Home Is Where The Care Is

HOME IS WHERE THE CARE IS

Home is where the heart is. Though you may love your home, the day may come when you are unable to receive the care you need there. Sometimes living in the home is no longer practical or safe. The home may be too hard to navigate or too isolated and sometimes healthcare needs just exceed what can be provided at home.

Many seniors’ biggest fear is leaving their homes. Some fear leaving home will mean a total loss of independence. They fear that if they leave home, they will be “locked away” in a nursing home. The good news is there are many options available for seniors besides nursing home care. When facing a housing change you need to be asking the right questions. What level of care do you need? Who will provide the care? Where can you get this care? How will you pay for this care?

STAYING AT HOME

Sometimes staying in the home is the best option, whether for financial or emotional reasons. Accepting care in the home early can help prolong the period of time seniors can remain safely in their homes. The next question is what resources do you have available to you to allow you to remain in your home while still getting the care you need. Some people are low in funds, but rich in family. Some people may not have family in the area, but can afford to pay for care in the home. There are also some low cost home services available for those who qualify.

Care Taker Child Services

If you are lucky enough to have a child or grandchild in the area whom is able to care for you, you may receive basic care from them. Sometimes it’s enough for your children to split up duties and visit or call every day. Sometimes someone may need to move into the senior’s home to make sure 24/7 care is provided or the senior may choose to go live with relatives in their home.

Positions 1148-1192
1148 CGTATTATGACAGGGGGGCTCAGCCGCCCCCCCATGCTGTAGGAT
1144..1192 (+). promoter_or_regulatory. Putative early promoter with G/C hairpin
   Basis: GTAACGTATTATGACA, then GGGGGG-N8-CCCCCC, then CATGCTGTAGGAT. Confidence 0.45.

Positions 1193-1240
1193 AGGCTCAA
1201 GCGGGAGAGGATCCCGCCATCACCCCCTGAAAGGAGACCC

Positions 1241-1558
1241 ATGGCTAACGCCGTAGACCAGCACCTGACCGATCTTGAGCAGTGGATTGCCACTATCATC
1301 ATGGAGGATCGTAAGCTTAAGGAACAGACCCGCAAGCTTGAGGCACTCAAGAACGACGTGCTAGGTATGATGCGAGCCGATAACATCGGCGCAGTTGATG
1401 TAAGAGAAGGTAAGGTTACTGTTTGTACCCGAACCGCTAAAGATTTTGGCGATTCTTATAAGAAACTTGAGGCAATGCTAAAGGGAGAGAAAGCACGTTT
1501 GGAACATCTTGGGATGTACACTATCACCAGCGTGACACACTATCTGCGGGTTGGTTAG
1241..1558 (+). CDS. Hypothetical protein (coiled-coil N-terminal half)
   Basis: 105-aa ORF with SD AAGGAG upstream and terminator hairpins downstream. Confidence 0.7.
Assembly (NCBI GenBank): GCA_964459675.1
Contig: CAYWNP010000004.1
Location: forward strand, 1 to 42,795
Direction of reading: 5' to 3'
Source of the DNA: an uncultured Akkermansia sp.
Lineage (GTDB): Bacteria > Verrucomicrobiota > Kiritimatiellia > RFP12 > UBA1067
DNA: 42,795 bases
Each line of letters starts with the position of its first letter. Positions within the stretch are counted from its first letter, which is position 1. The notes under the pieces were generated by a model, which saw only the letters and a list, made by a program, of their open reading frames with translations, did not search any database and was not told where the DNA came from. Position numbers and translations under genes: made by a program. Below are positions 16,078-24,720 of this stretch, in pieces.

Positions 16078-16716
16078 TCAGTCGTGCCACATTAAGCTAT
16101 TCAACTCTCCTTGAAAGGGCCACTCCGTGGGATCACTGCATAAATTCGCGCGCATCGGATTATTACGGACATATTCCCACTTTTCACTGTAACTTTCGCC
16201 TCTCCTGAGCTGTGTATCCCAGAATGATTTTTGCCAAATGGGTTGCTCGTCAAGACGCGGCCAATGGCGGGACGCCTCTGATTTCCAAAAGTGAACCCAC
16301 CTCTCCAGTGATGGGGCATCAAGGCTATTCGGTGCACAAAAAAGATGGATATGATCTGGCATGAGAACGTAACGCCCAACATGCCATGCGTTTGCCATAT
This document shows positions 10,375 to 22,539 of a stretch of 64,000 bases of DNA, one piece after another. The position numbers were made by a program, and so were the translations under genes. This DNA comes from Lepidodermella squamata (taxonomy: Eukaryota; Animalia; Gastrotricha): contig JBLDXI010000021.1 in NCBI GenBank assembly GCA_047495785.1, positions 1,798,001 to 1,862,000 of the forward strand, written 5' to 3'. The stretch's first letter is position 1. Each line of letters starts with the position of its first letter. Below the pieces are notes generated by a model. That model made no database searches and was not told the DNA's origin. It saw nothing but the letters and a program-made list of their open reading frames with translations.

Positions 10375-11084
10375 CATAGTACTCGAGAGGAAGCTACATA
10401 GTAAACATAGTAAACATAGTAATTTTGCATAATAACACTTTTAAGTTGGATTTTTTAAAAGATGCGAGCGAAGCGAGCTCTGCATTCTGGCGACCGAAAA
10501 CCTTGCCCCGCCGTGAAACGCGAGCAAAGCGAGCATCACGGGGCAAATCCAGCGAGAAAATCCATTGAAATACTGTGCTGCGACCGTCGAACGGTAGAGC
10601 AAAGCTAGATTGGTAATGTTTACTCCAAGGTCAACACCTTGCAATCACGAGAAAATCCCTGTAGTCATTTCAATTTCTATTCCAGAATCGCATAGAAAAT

Care contracts can be very helpful in laying out the terms of who is expected to pay and do what. Drawing up a care contract early on can ensure both parties know what they are getting into, and make things clear to other family members that no fraud is taking place. A good care contract can also serve to transfer funds within the rules of Medicaid. Medicaid also has certain exceptions for transferring the home to caretaker children and rules for mother-in-law suites. You should consult with an elder law attorney if you are considering moving in with a relative.

Home Care Services

Some people don’t have family nearby who are able to help. A senior who would like to remain at home may consider hiring in some home services. There are two types of Home Services; Home Care and Home Health Care. Home Care services offer personal care and can be provided by any agency or individual. Home Health Care deals with medical issues, and requires licensed skilled nursing. Many times, some combination of the two is needed.

It can be hard for seniors who have saved their whole life to pay for work they’re used to doing, but it can ease burdens and prevent injury. Just about everything can be hired out these days. Lawn services, cleaning services, meal prep and taxis are usually the first thoughts, but anything consisting of assistance with personal hygiene, dressing or feeding, nutritional or support functions can be hired. Medical needs can also require services which include skilled nursing care, speech, physical or occupational therapy or home health aide services.

When hiring someone to come into your home it is important that you find a good fit. Check to make sure an agency is licensed and bonded and runs background checks on their workers. Usually these services are private pay, or offered through a church, a specialty charity, or by friends. If you cannot afford to pay for these services, you may be able to qualify through a welfare program such as PASSPORT. Consult with your elder law attorney to see if you qualify for assistance.